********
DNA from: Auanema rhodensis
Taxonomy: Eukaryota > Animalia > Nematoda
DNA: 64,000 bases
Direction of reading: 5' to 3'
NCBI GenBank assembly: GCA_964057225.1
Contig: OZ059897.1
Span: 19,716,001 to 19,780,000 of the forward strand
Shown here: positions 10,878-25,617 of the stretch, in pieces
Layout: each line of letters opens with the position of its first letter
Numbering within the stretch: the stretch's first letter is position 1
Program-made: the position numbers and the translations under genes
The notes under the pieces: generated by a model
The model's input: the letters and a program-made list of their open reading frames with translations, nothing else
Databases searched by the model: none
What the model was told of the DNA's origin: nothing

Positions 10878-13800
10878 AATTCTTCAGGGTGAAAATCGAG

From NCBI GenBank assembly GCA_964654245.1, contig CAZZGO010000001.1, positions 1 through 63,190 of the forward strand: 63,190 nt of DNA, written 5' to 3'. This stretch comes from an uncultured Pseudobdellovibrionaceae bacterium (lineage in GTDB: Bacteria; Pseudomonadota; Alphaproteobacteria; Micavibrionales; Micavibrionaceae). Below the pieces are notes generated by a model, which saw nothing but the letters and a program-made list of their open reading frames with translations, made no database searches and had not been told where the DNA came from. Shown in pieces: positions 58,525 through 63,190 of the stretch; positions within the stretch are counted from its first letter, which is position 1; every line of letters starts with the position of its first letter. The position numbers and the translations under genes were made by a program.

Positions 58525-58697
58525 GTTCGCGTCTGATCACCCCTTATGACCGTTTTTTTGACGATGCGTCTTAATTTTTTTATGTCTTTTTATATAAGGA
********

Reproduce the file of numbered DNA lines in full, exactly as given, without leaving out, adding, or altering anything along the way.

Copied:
DNA from: Auanema rhodensis
Taxonomy: Eukaryota > Animalia > Nematoda
DNA: 64,000 bases
Direction of reading: 5' to 3'
NCBI GenBank assembly: GCA_964057225.1
Contig: OZ059897.1
Span: 19,716,001 to 19,780,000 of the forward strand
Shown here: positions 10,878-25,617 of the stretch, in pieces
Layout: each line of letters opens with the position of its first letter
Numbering within the stretch: the stretch's first letter is position 1
Program-made: the position numbers and the translations under genes
The notes under the pieces: generated by a model
The model's input: the letters and a program-made list of their open reading frames with translations, nothing else
Databases searched by the model: none
What the model was told of the DNA's origin: nothing

Positions 10878-13800
10878 AATTCTTCAGGGTGAAAATCGAG

From NCBI GenBank assembly GCA_964654245.1, contig CAZZGO010000001.1, positions 1 through 63,190 of the forward strand: 63,190 nt of DNA, written 5' to 3'. This stretch comes from an uncultured Pseudobdellovibrionaceae bacterium (lineage in GTDB: Bacteria; Pseudomonadota; Alphaproteobacteria; Micavibrionales; Micavibrionaceae). Below the pieces are notes generated by a model, which saw nothing but the letters and a program-made list of their open reading frames with translations, made no database searches and had not been told where the DNA came from. Shown in pieces: positions 58,525 through 63,190 of the stretch; positions within the stretch are counted from its first letter, which is position 1; every line of letters starts with the position of its first letter. The position numbers and the translations under genes were made by a program.

Positions 58525-58697
58525 GTTCGCGTCTGATCACCCCTTATGACCGTTTTTTTGACGATGCGTCTTAATTTTTTTATGTCTTTTTATATAAGGA